Morgan Botanicals

  (Loveland, Colorado)
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Oh My.....Tomatillo

Jessica Morgan, M.H. Tomatillos are perhaps one of my favorite and most prized fruits. They're not only fun to grow (as they are incredibly beautiful plants) but they are rich in flavor and yummy to eat.

This native of Mexico, which is much like a tomato, dates back to at least 800 B.C. and has for a long time been cultivated there, but has never really caught on elsewhere. For a plant which is so rich in flavor, productive and easy to grow, this is surprising. In Mexican cuisine the tomatillo is important, replacing tomatoes which have come to be used in their place in other countries, particularly in salsa or other sauces for meat. I love how they impart a unique tanginess which tomatoes never quite attain.

The tomatillo is a member of the Solanaceae family (the nightshades: tomato, potato, eggplant, ect.) and should be taken into account for your crop rotation plan. Physalis ixocarpa and phladelphica are the most common varieties grown but there are several. Most nurseries sell Physalis ixocara as the principal Tomatillo species. But, you can find many varieties of seeds which may include large yellow or green fruits as well small purple ones.

If you have never grown tomatillos before just remember that they are sun loving, warm weather crops and love the heat. You'll want to choose a site that gets full sun and has well-drained soil that’s not too rich. A pH reading that’s close to neutral (7.0) is good for them. Simply water and feed while fruits are forming. I pick my tomatillos as soon as they are large enough to be useful and continue picking until frost.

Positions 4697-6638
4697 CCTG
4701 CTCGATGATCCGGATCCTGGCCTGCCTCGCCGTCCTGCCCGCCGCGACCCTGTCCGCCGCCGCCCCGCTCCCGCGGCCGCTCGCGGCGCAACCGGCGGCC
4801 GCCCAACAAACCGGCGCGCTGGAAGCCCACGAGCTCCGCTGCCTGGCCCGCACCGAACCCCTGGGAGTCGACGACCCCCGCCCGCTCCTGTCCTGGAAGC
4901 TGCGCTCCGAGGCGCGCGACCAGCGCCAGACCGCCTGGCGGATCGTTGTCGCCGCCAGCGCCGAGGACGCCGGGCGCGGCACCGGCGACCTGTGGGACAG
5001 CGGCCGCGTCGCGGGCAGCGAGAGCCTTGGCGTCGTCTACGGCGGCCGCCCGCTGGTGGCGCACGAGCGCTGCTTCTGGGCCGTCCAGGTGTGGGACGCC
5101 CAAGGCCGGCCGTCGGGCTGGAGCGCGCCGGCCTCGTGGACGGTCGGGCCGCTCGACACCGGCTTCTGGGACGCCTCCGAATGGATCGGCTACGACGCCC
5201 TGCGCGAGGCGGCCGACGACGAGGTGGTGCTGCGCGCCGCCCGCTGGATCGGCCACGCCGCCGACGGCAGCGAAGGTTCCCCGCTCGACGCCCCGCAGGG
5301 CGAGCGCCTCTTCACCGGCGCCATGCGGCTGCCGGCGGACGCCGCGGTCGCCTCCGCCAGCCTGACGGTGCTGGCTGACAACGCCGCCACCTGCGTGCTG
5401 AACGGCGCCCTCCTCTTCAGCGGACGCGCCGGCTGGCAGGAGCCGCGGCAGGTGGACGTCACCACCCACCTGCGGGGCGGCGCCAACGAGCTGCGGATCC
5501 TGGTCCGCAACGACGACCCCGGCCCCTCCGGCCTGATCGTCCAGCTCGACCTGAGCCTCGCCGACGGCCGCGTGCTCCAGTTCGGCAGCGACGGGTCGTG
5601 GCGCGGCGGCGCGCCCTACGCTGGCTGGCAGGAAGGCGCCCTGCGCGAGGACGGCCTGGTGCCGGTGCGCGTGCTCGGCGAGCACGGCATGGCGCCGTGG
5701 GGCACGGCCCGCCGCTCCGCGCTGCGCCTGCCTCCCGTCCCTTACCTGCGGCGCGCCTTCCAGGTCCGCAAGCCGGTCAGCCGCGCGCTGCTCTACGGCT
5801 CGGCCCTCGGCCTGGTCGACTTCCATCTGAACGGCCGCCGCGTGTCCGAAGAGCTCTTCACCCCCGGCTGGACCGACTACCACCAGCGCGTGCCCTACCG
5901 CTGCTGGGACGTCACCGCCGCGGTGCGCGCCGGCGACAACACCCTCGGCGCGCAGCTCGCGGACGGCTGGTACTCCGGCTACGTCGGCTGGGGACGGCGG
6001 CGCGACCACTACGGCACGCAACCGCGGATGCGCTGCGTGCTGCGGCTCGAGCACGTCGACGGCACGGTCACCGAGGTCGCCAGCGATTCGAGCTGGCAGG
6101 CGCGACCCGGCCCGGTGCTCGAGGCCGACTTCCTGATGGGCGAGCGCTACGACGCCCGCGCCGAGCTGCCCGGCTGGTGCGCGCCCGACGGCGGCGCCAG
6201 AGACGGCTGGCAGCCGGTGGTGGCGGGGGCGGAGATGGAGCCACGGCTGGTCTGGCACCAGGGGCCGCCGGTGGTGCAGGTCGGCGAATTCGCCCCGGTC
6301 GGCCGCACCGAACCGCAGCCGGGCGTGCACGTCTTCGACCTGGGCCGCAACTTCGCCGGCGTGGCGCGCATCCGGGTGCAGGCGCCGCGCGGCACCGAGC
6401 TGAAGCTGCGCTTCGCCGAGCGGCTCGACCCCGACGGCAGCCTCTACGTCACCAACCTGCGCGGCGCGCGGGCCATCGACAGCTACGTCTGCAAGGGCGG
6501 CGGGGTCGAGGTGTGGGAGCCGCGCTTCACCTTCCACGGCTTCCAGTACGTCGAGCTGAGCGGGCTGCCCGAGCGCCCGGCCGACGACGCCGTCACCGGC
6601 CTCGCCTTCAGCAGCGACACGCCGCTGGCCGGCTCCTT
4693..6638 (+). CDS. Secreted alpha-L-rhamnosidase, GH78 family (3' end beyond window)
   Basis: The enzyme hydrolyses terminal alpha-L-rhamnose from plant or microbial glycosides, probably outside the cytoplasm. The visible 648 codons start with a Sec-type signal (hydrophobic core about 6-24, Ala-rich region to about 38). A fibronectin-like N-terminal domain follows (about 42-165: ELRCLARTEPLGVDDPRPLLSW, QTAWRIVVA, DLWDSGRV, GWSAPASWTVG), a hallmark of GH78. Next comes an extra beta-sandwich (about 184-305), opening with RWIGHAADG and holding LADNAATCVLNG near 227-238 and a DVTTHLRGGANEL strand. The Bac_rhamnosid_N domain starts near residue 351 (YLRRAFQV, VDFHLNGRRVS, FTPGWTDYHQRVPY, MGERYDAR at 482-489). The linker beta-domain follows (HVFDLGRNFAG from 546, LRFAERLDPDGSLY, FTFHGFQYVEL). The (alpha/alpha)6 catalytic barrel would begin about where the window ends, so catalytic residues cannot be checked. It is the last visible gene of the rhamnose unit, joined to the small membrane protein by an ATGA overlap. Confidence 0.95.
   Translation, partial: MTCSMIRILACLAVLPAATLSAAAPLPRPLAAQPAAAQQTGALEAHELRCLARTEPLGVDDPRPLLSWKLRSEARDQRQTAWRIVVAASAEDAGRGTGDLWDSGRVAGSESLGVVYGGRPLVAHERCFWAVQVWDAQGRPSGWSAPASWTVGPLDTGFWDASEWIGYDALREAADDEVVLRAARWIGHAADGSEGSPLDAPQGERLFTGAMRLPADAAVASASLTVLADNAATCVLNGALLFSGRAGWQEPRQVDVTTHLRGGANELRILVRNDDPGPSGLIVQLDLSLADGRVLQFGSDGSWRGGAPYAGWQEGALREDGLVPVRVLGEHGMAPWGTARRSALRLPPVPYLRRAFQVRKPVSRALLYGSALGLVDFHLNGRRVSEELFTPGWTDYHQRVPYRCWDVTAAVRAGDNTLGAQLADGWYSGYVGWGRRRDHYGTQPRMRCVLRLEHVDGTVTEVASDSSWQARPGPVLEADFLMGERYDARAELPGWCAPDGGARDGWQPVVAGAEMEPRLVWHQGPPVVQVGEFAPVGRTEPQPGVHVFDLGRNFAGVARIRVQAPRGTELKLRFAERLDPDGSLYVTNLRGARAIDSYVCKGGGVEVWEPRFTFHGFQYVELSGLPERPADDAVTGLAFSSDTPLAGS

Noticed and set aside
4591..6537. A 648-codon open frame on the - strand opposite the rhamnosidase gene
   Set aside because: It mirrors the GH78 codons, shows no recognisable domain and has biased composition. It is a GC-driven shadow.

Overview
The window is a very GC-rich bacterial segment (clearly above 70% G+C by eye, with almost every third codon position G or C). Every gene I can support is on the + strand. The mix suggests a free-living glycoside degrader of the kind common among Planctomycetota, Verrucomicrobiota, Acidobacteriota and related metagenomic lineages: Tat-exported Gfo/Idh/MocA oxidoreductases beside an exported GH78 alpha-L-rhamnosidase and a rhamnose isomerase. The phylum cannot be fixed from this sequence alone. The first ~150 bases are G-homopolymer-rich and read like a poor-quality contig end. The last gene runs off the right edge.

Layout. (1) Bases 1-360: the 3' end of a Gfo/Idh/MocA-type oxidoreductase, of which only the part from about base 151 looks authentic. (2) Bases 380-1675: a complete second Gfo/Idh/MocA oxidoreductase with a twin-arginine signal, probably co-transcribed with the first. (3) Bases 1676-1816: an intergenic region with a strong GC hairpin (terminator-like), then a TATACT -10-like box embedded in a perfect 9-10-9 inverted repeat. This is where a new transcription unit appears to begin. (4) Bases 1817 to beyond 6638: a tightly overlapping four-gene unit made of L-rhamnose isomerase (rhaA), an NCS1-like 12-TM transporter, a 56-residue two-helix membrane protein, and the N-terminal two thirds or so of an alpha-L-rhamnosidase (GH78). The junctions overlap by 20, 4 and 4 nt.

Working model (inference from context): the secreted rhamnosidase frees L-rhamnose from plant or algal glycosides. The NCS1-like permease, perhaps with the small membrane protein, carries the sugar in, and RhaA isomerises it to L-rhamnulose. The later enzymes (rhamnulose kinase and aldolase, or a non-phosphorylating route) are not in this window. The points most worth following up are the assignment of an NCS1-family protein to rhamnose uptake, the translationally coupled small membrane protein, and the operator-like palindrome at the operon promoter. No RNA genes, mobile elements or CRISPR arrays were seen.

So for those of us who are picking our tomatillos right now (and I say this in pure excitement!) thank goodness there are so many ways to use this abundance of fruit. I myself enjoy salsas, verdes, fried, or any where I want some tang.

Here is a simple and delicious recipe for Tomatillo Jam - Enjoy!

 Tomatillo Jam

  • 3 cups cleaned tomatillos
  • 1/2 cup fresh squeezed lemon juice
  • 7 1/2 cups organic sgar, measured into separate bowl
  • 1/2 teaspoon organic butter (optional)
  • 2 bags of powdered fruit pectin
  1. Follow basic instructions for Jam making. (cleaning jars and preparing canner)